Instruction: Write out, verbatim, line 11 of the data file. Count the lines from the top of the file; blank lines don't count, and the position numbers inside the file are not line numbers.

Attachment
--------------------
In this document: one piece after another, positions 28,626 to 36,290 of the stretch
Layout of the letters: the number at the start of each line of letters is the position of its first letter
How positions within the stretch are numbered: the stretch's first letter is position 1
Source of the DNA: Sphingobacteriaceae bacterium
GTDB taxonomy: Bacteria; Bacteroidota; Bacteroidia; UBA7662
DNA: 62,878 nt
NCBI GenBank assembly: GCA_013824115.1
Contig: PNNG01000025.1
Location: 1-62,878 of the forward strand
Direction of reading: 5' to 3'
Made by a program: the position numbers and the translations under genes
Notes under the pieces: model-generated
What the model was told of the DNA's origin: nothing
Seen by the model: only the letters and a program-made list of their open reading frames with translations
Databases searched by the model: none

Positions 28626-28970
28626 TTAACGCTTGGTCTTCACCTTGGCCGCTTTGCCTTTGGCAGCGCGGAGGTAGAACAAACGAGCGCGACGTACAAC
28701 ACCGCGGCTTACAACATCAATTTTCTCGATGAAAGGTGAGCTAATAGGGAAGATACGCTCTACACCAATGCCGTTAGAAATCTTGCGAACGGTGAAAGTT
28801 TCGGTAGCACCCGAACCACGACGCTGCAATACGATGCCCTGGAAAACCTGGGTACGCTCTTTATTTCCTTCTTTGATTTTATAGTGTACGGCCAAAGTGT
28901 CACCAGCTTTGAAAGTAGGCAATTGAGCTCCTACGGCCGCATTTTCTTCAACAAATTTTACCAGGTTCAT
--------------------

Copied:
Made by a program: the position numbers and the translations under genes